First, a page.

In an effort to reduce the risks associated with C-sections, Scottish physicians John Aitken and James Jeffray developed a new method around 1780. They would widen the birth canal and remove the baby vaginally by making an incision in the mother's pelvis rather than her abdomen.

The term "symphysiotomy" describes the operation, which is now obsolete.

However, it was not always possible to perform this surgery safely and quickly with just a sharp knife. The first chainsaw was invented because Aitken and Jeffray envisioned a rotating blade that could cut through bone and cartilage.

The first chainsaws were about the size of a small serrated knife with a hand crank and were small enough to fit in a doctor's hand. It was also too risky for most doctors to try, despite the fact that it sped up the process of opening the birth canal for a woman who was in labor.

Aitken and Jeffray weren't the only doctors to use chainsaws in novel ways back then.

A German boy named Bernhard Heine started tinkering with medical equipment around 30 years after Aitken and Jeffray's invention. His uncle Johann Heine, for example, made artificial limbs and orthopedic devices, so Heine spent much of his childhood learning how to build these kinds of medical equipment.

Heine pursued medical school while his uncle worked on the "nuts and bolts" of orthopedics. After completing his medical training, Heine decided to focus on orthopedics. That's when he realized he could combine his scientific background with his medical education to help people.

Johann Heine introduced the chain osteotome in 1830, which was the forerunner to modern chainsaws.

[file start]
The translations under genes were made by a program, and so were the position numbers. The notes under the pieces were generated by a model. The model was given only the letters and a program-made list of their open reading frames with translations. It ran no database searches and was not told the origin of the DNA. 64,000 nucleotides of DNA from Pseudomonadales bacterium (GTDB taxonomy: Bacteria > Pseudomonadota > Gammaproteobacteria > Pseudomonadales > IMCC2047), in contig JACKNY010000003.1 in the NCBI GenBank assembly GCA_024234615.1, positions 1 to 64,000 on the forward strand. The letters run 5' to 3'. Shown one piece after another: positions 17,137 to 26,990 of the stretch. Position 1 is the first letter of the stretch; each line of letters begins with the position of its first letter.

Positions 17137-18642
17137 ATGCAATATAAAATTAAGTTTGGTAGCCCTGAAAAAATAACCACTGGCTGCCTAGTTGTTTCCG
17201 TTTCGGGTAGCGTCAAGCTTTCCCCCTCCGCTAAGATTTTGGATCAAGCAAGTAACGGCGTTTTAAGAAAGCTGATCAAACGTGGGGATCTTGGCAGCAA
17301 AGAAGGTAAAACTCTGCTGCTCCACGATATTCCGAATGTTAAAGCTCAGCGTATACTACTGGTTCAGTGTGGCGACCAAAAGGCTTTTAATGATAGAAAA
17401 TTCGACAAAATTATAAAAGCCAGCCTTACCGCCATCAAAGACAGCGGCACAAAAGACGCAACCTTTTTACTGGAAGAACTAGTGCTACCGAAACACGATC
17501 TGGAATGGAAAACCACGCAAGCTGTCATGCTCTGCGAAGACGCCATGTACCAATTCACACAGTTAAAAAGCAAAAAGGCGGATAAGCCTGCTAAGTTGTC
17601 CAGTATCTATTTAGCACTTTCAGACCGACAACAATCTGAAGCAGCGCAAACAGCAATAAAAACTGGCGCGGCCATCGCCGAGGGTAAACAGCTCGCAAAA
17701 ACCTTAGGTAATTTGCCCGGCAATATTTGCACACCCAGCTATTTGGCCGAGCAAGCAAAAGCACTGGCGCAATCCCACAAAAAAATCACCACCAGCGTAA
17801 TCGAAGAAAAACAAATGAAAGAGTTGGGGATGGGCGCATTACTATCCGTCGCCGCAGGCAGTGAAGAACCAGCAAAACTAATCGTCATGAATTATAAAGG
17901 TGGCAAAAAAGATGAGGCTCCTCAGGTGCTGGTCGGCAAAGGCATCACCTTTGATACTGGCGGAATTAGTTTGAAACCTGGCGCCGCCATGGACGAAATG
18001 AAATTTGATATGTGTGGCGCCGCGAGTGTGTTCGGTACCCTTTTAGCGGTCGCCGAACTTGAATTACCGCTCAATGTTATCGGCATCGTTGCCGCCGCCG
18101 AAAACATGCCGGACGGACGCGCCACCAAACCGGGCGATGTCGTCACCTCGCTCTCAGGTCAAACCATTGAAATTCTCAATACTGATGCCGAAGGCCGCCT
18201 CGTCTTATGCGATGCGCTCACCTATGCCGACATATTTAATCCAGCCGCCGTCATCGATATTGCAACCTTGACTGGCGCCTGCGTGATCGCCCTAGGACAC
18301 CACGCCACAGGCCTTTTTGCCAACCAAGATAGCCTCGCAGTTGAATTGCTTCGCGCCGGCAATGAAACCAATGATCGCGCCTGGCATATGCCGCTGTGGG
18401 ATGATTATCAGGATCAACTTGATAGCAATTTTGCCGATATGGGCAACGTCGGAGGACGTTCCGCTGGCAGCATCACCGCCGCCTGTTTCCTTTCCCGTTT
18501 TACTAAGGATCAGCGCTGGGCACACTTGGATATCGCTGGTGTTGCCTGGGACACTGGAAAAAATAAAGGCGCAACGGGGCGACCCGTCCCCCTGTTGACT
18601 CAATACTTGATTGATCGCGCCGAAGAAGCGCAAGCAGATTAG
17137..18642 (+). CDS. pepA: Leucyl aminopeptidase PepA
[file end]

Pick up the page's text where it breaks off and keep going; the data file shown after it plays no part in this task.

Bone-cutting instruments, or osteotomes, were traditionally hand-held chisels. However, Heine improved upon his original, hand-cranked osteotome by attaching a chain to its rotating handle.

Historic Chainsaw Applications

Invention Of Chainsaw

Commons of Wikimedia Explanation of the chain osteotome's use in surgical procedures

Johann Heine gave serious thought to the surgical uses of his invention, and as a result, it has been put to many different kinds of procedures.

So that surgeons could make incisions in the skull without splintering bone or tearing soft tissue, Heine added guards to the chain's edges. It was a huge improvement on amputations and other bone-cutting surgeries of the 19th century.

Surgeons used hammers and chisels to amputate limbs before the invention of the chain osteotome. A more jarring option would be to use an amputation saw. The medical chainsaw cut down on labor and increased effectiveness.

This led to the osteotome's meteoric rise in popularity. Heine was honored with a French prize and invited to present his invention in Russia. France and New York both started mass producing the surgical instrument.

Endless Chainsaw Patent

Samuel J Bens/U S Bureau of Patents For his invention, Samuel J. As of 1905, Bens To help loggers fell redwood trees, Bens devised an "endless chainsaw" with a revolving chain.

The medical chainsaw was a huge improvement over traditional amputation tools like hammers and chisels. However, the chainsaw was not the best option for a centuries-old problem during childbirth. Instead, more lives were saved during childbirth thanks to sterile surgical environments, anesthesia, and improved medical care.

Also, in 1905, a man named Samuel J. Bens discovered that the medical chainsaw made quick work of redwoods as well as bones. A patent for the first truly modern chainsaw was submitted to him by him.

Thankfully, the era of using chainsaws to help women survive labor was short-lived

Next, learn about James Barry, the famous 19th-century doctor who was secretly born a woman, and why he was inspired to invent the chainsaw. Then, read up on these unexpectedly interesting innovations.